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Our research has a broad spectrum, but key ingredients are the applied nature, aiming for practical impact, at the same time relying on foundational development in data scientific methods. Our publication list provides an overview of the various academic contributions. In addition, we work closely with Earth Resources companies and government entities to define specific collaborative sponsored projects. Some recent company projects are listed below as well as our current student research topics. 


  • Groundwater management in Denmark (Danish Government)
  • Production planning for a structurally complex reservoir in Libya (Wintershall)
  • Reservoir appraisal for a deep-water turbidite reservoir from seismic data in West Africa (Hess)
  • Designing uranium contaminant remediation in the USA (SE3)
  • Big data predictive analytics for optimizing shale reservoirs (Anadarko, Repsol, NGI)
  • Assessment of low-enthalpy geothermal systems for heating buildings (Belgian government)
  • A strategy for rapid & realistic forecasting of reservoir performance using process-based models (ENI)
  • Direct forecasting and uncertainty updating at the appraisal stage without building new models (Chevron)
  • Implicit dynamic uncertainty for automation of data fusion & prediction in mineral resources evaluation and planning (BHP)
  • Multiple-point geostatistics and bayesian evidential learning for gas reservoir management (Edison)


Examples of student research topics

Assessing oil migration pathways in petroleum systems

In oil exploration, significant uncertainty exists on the paths for oil migration. To assess suchuncertainty on the accumulation outcomes in a petroleum system, direct modeling of oil generation and migration are applied. As case study we consider CO2 vs Oil accumulations within the Campos basin. Marcelo Silka

Automated uncertainty quantification of geological model using Bayesian Evidential Learning

Uncertainty quantification is at the heart of decision making during reservoir appraisals. Based on Bayesian Evidential Learning (BEL), this project aims to develop an automated framework for uncertainty quantification of geological model for the reservoir appraisal. Under this framework, when new wells are drilled, multiple components of geological model need to be updated jointly and automatically by means of a sequential decomposition following geological rules. During the updating, we extend the direct forecasting to perform joint model uncertainty reduction using new well observations, thus leading to the automation. This enables updating the geological model uncertainty without conventional model rebuilding, which significantly reduces the time-consumption. David Zhen Yin

Bayesian evidential learning

The ultimate goal of collecting data, building models and making predictions is to make an informed decision. In the subsurface realm, such decisions are subject to considerable uncertainty. I research a new framework termed “Bayesian Evidential Learning” (BEL) that streamlines the integration of these four components: data, model, prediction, decision. This idea is published in a new book: “Quantifying Uncertainty in Subsurface Systems” (Wiley-Blackwell, 2018) and applied to five real case studies in oil/gas, groundwater, contaminant remediation and geothermal energy. BEL is not a method, but a set of principles derived from Bayesianism that lead to the selection of relevant methods to solve real decision problems. In that sense BEL, focuses on decision-focused data collection and model-building. One of the important contribution of BEL is that is a data-scientific approach that circumvents complex inversion modeling such as history matching and dynamic data integration and instead relies on machine learning from Monte Carlo with falsified priors. The case studies illustrate how modeling time can be reduced from months to days, making it practical for large scale implementations. Components of BEL are global sensitivity analysis, Monte Carlo, model falsification, prior elicitation and data scientific methods that reflect the stated principle of its Bayesian philosophy. Jef Caers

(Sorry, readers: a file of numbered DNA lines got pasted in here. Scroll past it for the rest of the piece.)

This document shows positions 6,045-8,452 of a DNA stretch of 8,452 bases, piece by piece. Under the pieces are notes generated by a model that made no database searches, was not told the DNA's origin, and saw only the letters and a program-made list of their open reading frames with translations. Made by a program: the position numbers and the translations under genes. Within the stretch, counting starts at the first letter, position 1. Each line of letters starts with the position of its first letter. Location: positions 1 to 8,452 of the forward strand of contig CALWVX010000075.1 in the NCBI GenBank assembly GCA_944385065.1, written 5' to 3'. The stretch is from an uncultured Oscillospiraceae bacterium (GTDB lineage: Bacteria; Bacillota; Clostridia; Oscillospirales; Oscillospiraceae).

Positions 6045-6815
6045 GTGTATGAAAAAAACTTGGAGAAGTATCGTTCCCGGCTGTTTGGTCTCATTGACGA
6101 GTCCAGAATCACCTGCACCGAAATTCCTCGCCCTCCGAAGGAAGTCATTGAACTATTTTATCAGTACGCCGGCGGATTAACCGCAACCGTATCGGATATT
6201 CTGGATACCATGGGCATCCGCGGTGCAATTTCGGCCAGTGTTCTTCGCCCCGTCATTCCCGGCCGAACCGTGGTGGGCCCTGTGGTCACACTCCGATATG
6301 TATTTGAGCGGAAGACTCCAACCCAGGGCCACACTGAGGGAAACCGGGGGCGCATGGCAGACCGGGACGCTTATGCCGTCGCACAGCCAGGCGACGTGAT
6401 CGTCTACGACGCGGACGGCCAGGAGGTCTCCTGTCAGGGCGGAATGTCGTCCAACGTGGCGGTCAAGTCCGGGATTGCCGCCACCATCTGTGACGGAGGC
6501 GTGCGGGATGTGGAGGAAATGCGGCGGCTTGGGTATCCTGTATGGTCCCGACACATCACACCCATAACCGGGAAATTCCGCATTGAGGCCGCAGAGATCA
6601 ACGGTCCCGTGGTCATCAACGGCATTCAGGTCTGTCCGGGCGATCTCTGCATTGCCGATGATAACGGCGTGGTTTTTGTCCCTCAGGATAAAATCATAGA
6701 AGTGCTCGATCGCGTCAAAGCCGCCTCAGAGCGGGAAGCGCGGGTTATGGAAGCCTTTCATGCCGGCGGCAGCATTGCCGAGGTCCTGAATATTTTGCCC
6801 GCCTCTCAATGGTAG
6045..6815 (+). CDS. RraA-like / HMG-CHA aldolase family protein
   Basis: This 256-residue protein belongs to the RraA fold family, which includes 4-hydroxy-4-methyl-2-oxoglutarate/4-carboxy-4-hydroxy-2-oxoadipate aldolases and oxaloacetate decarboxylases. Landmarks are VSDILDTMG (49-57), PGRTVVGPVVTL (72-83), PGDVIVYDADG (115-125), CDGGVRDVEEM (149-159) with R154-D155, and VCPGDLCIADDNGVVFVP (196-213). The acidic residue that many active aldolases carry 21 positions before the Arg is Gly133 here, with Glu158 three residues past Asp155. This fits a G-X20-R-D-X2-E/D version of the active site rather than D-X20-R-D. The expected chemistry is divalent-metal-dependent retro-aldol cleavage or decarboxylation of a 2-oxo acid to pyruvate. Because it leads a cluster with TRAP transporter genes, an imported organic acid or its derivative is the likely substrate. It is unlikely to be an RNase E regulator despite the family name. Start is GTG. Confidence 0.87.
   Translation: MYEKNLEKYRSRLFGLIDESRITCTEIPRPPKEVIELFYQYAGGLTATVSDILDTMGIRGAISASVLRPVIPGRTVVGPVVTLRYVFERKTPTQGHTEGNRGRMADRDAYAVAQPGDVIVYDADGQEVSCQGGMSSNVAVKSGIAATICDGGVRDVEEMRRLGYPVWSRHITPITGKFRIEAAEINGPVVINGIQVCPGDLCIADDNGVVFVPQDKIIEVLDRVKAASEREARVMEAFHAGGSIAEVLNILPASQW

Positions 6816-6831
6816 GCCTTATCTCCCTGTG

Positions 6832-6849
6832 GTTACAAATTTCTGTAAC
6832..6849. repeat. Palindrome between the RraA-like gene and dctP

Book: Quantifying Uncertainty in Subsurface Systems

Building informative priors and fast simulation methods for subsurface flow applications

Uncertainty quantification of flow in the subsurface is traditionally hampered both (i) by a lack of use of prior knowledge in geostatistical simulation methods and (ii) repeated solution of costly reservoir flow equations. Computational sediment transport models and an abundance of inexpensive remote sensing data represent two potentially important sources of information about depositional patterns. By building up a database of prior knowledge and combining this with modern statistical and machine learning methods we aim to create fast and realistic simulation methods where there is less room for subjective decisions about uncertainty. Erik Nesvold

Combining data science methods with flow simulation in shale resources development